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April 2013 Global Weather Extremes Summary

By: Christopher C. Burt, 9:34 PM GMT on May 15, 2013

April 2013 Global Weather Extremes Summary

April was the coolest such since 1997 in the U.S. and since 1989 in the U.K. Flooding rains occurred in the north-central U.S. and in Argentina where 54 people died during a flash flood on April 2-3. Very heavy snowfalls occurred in South Dakota and Minnesota.

Below is a summary some of the month’s highlights.


This past April was the coldest on record for North Dakota and in the top 5 such for much of the north-central portion of the U.S. it was also the coldest April on record for Fairbanks, Alaska where the temperature averaged 14.5°F (8.1°C) below normal.

Generally a cold month across the country (the 23rd coldest overall April) with the exception of the Southwest.

The month also featured several historic snowstorms: 17.3” (44 cm) at Bismarck, North Dakota on April 14th was their greatest 24-hour snowfall on record (any month) contributing to the snowiest April on record for the city with a monthly total of 21.8” (55 cm). The airport location at Rapid City, South Dakota picked up 28.2” (72 cm) of snow on April 8-10, the greatest storm total in their records and leading to a monthly record total of 43.4” (110 cm). Duluth, Minnesota endured its single snowiest month (any month) with a 50.8” (129 cm) total (old record was 50.1” in November 1991). A snowstorm on April 19th left a calendar day record of 25.0” (63 cm): at Isabella, Minnesota, the state’s greatest such for the month of April.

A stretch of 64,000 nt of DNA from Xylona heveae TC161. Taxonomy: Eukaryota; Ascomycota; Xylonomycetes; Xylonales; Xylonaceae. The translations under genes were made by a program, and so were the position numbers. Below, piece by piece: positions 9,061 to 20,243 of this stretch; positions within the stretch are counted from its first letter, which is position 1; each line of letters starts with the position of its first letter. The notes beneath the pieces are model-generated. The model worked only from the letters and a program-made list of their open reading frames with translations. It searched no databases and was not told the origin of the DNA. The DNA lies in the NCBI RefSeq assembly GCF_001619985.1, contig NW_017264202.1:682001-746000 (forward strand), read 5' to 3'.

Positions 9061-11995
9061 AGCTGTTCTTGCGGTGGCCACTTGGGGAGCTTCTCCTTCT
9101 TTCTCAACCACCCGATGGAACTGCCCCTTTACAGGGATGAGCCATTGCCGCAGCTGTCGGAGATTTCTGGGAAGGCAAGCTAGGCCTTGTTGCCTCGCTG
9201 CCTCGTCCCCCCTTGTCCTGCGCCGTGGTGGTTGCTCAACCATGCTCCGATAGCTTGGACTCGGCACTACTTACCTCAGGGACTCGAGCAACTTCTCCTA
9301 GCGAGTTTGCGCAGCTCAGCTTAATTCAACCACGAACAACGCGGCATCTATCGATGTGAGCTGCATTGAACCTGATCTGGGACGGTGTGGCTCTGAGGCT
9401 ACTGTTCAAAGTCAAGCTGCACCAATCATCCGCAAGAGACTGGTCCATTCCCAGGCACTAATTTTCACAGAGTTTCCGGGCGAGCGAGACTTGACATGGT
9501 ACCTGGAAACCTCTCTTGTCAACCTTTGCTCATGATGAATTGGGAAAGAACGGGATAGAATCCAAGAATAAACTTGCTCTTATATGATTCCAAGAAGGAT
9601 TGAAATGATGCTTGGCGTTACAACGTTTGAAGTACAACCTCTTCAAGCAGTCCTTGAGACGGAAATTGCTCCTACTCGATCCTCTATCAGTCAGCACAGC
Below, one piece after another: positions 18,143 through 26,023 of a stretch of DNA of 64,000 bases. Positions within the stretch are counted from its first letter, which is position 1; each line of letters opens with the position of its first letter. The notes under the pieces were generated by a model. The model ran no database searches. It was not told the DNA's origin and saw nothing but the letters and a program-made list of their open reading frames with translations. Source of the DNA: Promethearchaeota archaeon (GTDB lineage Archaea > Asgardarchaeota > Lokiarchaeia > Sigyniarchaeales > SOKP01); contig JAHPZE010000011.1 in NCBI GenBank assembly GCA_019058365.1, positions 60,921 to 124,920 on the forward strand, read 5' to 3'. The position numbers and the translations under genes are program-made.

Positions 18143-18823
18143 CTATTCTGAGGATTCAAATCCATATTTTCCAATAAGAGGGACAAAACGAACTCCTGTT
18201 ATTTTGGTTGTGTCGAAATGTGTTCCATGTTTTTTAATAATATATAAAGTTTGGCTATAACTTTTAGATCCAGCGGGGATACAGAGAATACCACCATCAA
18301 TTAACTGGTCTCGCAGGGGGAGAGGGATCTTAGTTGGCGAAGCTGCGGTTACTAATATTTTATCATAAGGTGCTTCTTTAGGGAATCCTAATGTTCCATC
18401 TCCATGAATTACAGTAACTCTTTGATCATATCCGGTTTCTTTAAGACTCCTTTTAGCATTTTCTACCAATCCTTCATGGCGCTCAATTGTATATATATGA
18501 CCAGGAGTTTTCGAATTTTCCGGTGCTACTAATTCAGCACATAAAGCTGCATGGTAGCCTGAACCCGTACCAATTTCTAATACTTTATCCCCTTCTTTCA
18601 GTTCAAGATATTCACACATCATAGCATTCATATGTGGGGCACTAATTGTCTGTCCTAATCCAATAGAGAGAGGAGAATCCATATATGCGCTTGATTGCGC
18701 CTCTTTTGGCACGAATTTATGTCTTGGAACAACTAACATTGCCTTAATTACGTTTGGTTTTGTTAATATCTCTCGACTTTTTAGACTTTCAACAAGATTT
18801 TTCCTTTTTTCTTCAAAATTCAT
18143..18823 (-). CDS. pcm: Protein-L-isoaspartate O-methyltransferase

An all-time 24-hour snowfall buried Bismarck, North Dakota under a 17.3” blanket on 14th. Photo by Tom Stromme, for the Bismarck Tribune.

Torrential rains in Iowa, Illinois, and Michigan on April 17-18 deluged a large area with 4-8” of precipitation resulting in record flooding for many of the rivers in the region. The heavy rains were partially responsible for Iowa and Michigan reporting their wettest Aprils on record. Grand Rapids, Michigan suffered serious flooding as a result of the mid-month storm and recorded its wettest April ever with a monthly total of 11.10” (282 mm). The same also occurred in Chicago where the April precipitation total of 8.68” (220 mm) edged out their previous wettest April of 1947 (8.33”/212 mm). In contrast, California continued its long winter-spring dry spell with the Jan-April period being its driest such on record. By the end of April the Sierra snowpack was just 18% of normal

Dry in the Northeast and West and wet in the Midwest and Southeast was the general pattern precipitation-wise this past April across the contiguous U.S.